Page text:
Musical Instruments Harmonisation Directive
Some years ago now, the Restrictions of Hazardous Substances EU Directive seemed to threaten the future of pipe organ building as it would have prohibited the use of lead in organ pipes. Happily this was overcome and pipe organ building continues as before but a new issue is on the horizon and set to impact the instrument we all love as the Musical Instruments Harmonisation regulations published recently takes effect.
You might be forgiven for thinking this new set of rules bans the use of especially discordant modulations. Alas no. It does however set standards for future production of all new musical instruments. It remains unclear to what extent and in what time frame existing instruments will have to be altered to comply.
Sir Humphrey Appleby, a spokesperson for the Department of Culture, Media and Sport confirmed that the new rules are driven by environmental issues to eliminate for example the use of hardwoods in manufacture. Cast iron due to its environmentally dirty production methods has also been eliminated from 2020 which will render almost all acoustic piano manufacture impossible after that date. It is expected that this measure will ensure the recycling of all old pianos to recover the cast iron frame for rebuild into new instruments.
Sir Humphrey went on to confirm that almost all instrument production will be effected one way or another but especially controversial for our particular activity is the requirement to move the pitch information from imperial to metric measure. So gone will be the Open Diapason at 8ft to be replaced with Open Diapason at 2.43 metres. Further it appears that it will be necessary to display in full mixture compositions but again in a metric format.
So a mixture III which may well add 19, 22, 26 today is destined to become mixture 3 and must add 0.96, 0.75, 0.54 to the stop tab or head.
A move that may be welcomed is the licensing procedure for all piano and organ tuners who will be required to submit themselves to biannual hearing tests. It is hoped that this will raise the standards of instrument tuning by removing from the work place any tuners that have lost more than 15% of normal hearing capability across the full audio range or more than 8% of hearing at frequencies above 2Khz which is the top C on a piano. From 2019 only formally licensed tuners will be allowed to work in places of worship or public concert venues or on instruments that will be played in public or broadcast performances. It will of course be the responsibility of the instrument owner to ensure that only properly licensed tuners are engaged and there will be a scale of increasing fines for offenders failing to check tuners accreditation.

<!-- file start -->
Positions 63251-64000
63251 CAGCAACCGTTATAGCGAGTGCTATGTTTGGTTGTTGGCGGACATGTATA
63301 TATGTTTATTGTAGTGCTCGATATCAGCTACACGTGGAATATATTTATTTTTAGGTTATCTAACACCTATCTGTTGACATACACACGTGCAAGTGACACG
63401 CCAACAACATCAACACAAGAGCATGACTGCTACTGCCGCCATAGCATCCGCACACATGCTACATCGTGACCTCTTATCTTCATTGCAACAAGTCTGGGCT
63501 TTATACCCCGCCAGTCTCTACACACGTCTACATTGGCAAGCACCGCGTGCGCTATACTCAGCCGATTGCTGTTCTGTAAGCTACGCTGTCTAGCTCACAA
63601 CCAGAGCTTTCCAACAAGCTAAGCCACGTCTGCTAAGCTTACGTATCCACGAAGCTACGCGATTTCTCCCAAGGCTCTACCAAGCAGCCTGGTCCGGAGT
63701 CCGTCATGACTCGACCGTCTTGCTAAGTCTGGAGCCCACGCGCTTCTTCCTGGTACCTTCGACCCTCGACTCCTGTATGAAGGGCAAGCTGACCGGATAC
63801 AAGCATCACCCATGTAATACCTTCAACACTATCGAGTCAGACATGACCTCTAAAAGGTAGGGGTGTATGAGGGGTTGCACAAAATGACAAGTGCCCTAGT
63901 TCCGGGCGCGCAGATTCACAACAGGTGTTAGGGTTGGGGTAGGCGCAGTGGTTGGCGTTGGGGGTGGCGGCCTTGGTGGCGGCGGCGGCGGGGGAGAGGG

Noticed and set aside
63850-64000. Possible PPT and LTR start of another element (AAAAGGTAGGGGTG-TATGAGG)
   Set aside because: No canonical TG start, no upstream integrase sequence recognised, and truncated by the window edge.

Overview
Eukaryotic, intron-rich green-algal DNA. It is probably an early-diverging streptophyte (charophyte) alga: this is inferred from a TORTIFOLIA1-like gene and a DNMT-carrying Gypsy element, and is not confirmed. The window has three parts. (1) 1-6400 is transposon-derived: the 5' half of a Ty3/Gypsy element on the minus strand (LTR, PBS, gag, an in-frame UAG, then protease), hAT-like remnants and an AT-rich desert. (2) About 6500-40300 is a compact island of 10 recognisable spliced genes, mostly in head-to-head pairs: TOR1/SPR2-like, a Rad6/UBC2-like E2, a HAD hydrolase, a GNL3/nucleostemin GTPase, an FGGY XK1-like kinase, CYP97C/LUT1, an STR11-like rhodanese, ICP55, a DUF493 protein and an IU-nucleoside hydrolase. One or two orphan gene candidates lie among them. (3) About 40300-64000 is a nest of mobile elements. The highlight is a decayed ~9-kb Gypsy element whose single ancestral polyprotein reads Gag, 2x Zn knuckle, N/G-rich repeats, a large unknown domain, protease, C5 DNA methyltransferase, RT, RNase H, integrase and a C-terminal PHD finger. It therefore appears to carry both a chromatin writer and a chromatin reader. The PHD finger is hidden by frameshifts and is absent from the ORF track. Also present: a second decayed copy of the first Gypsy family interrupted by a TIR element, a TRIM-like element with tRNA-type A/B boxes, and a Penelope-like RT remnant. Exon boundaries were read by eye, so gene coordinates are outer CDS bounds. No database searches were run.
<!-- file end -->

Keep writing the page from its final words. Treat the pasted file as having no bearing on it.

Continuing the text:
So on a positive note we might look forward to better tuned mixtures when those tuners with high frequency hearing loss are no longer able to work on our organs.
We should love to hear your opinions on these changes that unless modified will come into force from January 2018. Do share them with us on Facebook or twitter or post in our forum.
I am particularly grateful for a friend and fellow organist April Stulti bringing this development to our attention.